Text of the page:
1. Thanks Ruth K.! I often have recurring dreams of my time working at the Forensic Hospital, sometimes in those dreams I’m still not sure if I’m the staff or the patient. Fortunately, when I wake up I’m retired!


  2. Hi Harrison,
    I enjoyed considering the opposites of the ‘excitement’ of meal time and the drama of the title.
    I think anyone who has no knowledge would think everything is a drama whereas the dilabating mundane is more the norm.
    The spectrum of mental health is something that could be argued from all sides.
    Can behaviour be classed as illness or is it simply behaviour? What about addiction, is it able to be separated between the two? Here in Scotland, it really depends on who is paying what bill. The mental health budget is different from the addiction one so you have many arguments regarding who is within which. The budgets don’t work well with grey areas!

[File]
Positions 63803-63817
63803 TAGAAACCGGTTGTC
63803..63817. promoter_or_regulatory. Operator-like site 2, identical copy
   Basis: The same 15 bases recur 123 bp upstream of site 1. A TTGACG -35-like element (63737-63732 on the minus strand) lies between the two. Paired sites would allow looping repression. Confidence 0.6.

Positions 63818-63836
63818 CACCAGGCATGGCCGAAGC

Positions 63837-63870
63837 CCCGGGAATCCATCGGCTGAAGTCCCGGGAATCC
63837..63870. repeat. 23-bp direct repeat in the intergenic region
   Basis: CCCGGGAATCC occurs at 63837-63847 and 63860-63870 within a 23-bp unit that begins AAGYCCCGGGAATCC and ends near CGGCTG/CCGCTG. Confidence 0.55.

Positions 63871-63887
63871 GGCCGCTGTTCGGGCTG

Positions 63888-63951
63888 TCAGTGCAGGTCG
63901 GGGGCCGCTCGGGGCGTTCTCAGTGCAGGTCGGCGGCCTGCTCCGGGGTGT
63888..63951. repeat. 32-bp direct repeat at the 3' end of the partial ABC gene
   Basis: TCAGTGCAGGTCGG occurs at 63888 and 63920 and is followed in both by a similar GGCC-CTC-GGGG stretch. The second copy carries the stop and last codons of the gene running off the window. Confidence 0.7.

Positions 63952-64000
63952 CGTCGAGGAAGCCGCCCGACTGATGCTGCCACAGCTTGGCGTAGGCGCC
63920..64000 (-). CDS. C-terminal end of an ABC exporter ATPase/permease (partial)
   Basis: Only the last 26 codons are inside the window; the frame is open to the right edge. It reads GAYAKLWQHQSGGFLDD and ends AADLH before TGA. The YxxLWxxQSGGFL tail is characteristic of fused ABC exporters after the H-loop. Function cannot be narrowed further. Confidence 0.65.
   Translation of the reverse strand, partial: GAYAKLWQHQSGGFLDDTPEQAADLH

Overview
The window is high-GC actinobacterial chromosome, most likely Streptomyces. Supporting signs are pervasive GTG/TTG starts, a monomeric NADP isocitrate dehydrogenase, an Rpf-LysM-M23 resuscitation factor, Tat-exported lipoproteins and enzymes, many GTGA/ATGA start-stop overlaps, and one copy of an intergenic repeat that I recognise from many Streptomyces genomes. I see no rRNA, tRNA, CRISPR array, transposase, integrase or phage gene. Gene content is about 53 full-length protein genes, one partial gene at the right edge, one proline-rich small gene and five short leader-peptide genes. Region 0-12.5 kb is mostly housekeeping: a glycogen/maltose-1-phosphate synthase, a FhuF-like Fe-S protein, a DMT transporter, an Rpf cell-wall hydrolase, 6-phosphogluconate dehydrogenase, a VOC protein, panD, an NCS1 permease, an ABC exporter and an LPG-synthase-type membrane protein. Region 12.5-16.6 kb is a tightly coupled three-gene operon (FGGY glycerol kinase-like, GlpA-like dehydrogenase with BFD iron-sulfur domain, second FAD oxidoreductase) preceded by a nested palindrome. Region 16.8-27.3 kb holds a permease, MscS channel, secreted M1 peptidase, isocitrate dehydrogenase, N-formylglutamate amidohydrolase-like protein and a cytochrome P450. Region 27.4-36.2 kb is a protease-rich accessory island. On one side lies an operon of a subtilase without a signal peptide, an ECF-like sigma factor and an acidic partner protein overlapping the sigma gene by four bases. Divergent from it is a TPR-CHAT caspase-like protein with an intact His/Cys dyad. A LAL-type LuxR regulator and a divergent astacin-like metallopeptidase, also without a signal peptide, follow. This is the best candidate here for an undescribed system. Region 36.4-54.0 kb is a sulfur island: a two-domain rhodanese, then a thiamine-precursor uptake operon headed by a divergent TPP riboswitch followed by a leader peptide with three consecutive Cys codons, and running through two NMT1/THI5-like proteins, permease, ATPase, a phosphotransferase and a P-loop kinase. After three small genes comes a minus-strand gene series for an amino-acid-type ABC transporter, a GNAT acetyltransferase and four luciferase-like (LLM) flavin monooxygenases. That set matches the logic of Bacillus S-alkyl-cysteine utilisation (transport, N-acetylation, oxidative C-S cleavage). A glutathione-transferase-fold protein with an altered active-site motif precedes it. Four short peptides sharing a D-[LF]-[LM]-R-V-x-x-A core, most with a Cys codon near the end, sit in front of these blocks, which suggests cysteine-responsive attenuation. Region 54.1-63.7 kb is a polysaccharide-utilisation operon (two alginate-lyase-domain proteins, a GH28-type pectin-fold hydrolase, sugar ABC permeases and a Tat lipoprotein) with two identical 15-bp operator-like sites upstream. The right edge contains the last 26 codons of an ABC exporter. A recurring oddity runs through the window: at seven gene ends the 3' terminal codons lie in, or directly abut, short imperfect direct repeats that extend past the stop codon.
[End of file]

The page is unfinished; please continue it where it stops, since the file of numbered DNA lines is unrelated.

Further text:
The other thing that the story does so subtly is his manipulation. Again this raises questions – Is manipulation planned for gain or is it something that some use for no other motive than survival??
    There are no specific answers to any of the issues that you raise and that is why this is as realistic as it gets!!!
    Very real with no judging, just saying as is.


    1. Thanks Hugh. I thought about this character for quite some time. Fortunately, he wasn’t addicted to anything. That’s a whole other dynamic, like that fellow in your Nov. 25th story “Impact.” I think confused people can think themselves into their own truths, which seem to others delusional or mistaken or just plain evil. It’s an interpretation of the world as seen thru a skewed perception. When the world seems confusing and overwhelming, it’s hard to find purpose beyond survival. When a purpose is found, everything clears up.